Researchers are making new strides in one of the most frustrating of medical science's battles, the war against Alzheimer's disease. In this week's Science (21 October, p. 735) a team from the biotech company Amgen Inc. in Thousand Oaks, California, reports finding an enzyme called b-secretase, which has long been suspected of playing a key role in the development of the disease. The enzyme may become a new target for drugs that can slow or even reverse Alzheimer's course.
b-secretase acts like a pair of molecular scissors, snipping a piece off a large protein to produce b-amyloid, a smaller protein that builds up in plaques in the brains of Alzheimer's patients and is thought to kill neurons. Over the last 5 years, at least a dozen teams have reported nailing down the elusive b-secretase, but none have swayed the Alzheimer's research community and many have already failed to stand the test of time. But the one identified by the Amgen team "is incontrovertible," comments Sangram Sisodia, a b-amyloid specialist at the University of Chicago. "I was floored by the data."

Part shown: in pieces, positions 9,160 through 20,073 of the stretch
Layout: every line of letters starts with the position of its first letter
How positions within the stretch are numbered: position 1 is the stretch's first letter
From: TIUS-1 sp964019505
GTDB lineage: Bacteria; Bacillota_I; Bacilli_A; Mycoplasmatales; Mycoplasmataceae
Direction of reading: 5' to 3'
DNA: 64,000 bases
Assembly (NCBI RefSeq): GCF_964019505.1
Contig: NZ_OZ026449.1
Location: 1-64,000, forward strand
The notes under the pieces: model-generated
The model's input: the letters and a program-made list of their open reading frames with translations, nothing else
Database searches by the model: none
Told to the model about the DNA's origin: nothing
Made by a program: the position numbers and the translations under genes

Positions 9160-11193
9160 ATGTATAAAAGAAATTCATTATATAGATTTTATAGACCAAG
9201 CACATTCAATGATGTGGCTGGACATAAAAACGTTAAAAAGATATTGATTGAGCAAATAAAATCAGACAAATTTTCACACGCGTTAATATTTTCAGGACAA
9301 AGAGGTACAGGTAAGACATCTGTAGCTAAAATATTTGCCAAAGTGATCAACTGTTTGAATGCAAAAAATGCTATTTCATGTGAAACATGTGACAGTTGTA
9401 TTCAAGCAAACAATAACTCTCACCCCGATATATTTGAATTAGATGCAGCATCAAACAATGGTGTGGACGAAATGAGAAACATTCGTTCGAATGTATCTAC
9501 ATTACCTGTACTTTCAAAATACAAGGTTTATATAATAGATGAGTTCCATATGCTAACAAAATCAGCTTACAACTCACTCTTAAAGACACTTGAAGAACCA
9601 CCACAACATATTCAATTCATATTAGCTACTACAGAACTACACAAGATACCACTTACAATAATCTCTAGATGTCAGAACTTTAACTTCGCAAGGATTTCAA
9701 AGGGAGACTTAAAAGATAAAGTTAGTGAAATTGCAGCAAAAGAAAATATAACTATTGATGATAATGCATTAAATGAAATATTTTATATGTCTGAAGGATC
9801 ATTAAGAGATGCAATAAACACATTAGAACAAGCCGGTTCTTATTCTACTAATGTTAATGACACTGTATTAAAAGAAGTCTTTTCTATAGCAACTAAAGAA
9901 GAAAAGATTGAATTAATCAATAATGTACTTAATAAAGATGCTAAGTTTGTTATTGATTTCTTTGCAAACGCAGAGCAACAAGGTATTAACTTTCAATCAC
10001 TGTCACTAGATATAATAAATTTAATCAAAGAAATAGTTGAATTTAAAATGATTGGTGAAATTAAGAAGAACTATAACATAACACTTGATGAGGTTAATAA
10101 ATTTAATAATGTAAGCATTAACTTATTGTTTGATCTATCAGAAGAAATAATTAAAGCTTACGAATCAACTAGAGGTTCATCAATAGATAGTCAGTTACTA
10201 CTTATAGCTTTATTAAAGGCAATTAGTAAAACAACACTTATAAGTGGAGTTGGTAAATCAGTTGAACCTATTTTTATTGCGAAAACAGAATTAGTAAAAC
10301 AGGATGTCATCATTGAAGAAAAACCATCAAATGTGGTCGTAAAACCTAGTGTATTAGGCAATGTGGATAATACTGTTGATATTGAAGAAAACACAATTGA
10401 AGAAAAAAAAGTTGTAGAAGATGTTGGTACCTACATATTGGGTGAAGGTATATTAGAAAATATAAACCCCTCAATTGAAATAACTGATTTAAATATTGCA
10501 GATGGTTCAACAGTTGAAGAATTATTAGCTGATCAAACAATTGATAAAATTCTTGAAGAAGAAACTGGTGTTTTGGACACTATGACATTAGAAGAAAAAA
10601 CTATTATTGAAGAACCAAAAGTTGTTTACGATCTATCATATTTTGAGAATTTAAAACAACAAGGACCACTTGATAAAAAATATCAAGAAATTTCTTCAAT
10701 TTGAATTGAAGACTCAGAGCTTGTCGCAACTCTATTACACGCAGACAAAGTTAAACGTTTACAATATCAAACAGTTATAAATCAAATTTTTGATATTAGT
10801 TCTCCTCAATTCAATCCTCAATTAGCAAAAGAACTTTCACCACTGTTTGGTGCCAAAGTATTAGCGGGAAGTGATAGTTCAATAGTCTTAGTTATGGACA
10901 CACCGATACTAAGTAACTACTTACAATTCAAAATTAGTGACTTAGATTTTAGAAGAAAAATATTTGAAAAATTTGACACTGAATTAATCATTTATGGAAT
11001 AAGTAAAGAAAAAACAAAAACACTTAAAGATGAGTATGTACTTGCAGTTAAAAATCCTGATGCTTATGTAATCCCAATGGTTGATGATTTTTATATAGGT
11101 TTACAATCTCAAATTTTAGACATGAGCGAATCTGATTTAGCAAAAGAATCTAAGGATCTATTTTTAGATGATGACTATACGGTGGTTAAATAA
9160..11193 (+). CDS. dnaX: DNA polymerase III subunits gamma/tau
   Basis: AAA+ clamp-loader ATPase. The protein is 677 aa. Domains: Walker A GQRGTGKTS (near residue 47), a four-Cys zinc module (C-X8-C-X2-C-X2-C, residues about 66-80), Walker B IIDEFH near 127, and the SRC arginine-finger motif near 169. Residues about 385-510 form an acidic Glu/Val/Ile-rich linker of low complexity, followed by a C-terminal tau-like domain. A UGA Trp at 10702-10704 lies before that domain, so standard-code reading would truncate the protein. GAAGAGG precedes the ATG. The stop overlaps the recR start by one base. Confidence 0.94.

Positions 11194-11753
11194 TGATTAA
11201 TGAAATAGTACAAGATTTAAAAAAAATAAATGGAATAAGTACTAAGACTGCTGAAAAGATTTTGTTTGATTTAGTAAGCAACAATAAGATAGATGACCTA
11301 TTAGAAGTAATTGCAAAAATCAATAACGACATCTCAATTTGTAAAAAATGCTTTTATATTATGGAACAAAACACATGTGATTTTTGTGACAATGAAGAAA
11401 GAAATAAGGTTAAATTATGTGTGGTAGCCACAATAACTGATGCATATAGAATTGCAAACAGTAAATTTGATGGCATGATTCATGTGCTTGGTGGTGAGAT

The researchers, led by molecular biologists Martin Citron and Robert Vassar, found a protein, called BACE, which proved to have all the properties expected in a b-secretase. For example, antibody studies showed that it is located in the Golgi apparatus and endosomes, two structures within cells in which b-amyloid is known to be cleaved from its large precursor protein. In addition, the Amgen team showed that inhibiting the cellular enzyme decreases b-amyloid production by cultured cells.
But the Amgen enzyme is not the only b-secretase candidate. Elan Pharmaceuticals in South San Francisco has a patent on another molecule, which is apparently different from Amgen's, and pharmaceutical giant SmithKline Beecham is known to have yet another candidate. Both companies intend to report their findings at next week's annual meeting of the Society for Neuroscience in Miami. Researchers believe that there could be more than one version of the enzyme.
Even before they knew the actual identity of (-secretase, drug companies had already been developing compounds that block the enzyme's activity; but now that researchers have actual secretase enzymes in hand, they can look for more specific and powerful inhibitors.
Whether this strategy will stop Alzheimer's disease in its tracks is a big if, however, because there's still a debate over whether the b-amyloid deposited in plaques causes the brain damage seen in Alzheimer's disease, or instead is a symptom of some other underlying factor. The new enzymes could settle the dispute, if inhibiting them does in fact help Alzheimer's patients. "Finding the b-secretase enzyme is a very important development, not only for drug development but also for the clues it will give us about [amyloid] biology," says John Durkin, a biochemist at Cephalon in West Chester, Pennsylvania.